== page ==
1834 – While traveling by steamer on Lake Erie towards Michigan, the Prophet Joseph and his company had a short discussion with a man who called himself Ellmer. In the presence of the Prophet Joseph, he said he was “personally acquainted with Joe Smith, had heard him preach his lies, and now, since he was dead, he was glad!’ Oliver Cowdery confronted Ellmer and records that he hoped others on the steamer “felt an increased anxiety to learn something further’ and sold a copy of the Book of Mormon to one individual. (History of the Church, 2:168-169)
1835 – The Prophet Joseph records, “Called my family together and arranged my domestic concerns, and dismissed my boarders’ (History of the Church, 2:290).
1838 – A considerable snowstorm hit Northern Missouri as the mobs were burning and destroying the farms of the Saints in Daviess County making it difficult for the Saints to flee to Adam-ondi-Ahman for safety. The Prophet Joseph records, “My feelings were such as I cannot describe when I saw them flock into the village, almost entirely destitute of clothes, and only escaping with their lives’ (History of the Church, 3:163).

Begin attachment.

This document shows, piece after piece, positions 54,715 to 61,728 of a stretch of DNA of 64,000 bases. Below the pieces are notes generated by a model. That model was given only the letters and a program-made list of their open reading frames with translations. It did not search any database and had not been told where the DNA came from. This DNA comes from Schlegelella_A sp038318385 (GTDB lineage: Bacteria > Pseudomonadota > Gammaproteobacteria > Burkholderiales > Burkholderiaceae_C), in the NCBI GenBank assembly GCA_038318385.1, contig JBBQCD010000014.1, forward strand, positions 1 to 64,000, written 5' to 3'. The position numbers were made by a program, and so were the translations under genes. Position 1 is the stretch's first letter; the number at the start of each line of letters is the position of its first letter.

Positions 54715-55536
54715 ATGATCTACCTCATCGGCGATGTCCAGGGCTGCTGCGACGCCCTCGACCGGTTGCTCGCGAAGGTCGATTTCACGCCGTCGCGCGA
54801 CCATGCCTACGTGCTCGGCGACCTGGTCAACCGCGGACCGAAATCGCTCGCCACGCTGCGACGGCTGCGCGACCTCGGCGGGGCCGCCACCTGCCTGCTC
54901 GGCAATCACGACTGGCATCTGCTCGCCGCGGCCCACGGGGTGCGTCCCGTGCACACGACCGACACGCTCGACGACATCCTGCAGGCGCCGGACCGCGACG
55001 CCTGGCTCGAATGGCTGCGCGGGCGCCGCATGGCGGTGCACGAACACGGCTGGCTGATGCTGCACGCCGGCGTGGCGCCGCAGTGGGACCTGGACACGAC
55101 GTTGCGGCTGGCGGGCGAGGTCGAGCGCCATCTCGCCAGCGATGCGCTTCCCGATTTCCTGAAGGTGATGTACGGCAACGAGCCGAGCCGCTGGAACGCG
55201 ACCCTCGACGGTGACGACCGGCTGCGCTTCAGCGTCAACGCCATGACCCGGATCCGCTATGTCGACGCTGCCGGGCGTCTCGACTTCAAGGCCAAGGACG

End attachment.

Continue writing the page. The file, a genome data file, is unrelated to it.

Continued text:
1888 – The first converts in Belgium, the Esselman family, are baptized.
1901 – Joseph F. Smith is ordained and set apart as the sixth President of the Church of Jesus Christ of Latter-day Saints. His counselors were John R. Winder and Anthon H. Lund.
1965 – The New York World’s Fair closes. The Mormon Pavilion had been visited by millions of people during the fair.
1968 – Belle S. Spafford, General President of the Relief Society, is named president of the National Council of Women.
1989 – The first LDS meetinghouse in Hungary is dedicated by President Thomas S. Monson of the First Presidency.
1999 – Jerold Ottley, conductor of the Mormon Tabernacle Choir for twenty-five years, retires and conducts his last broadcast of Music and the Spoken Word.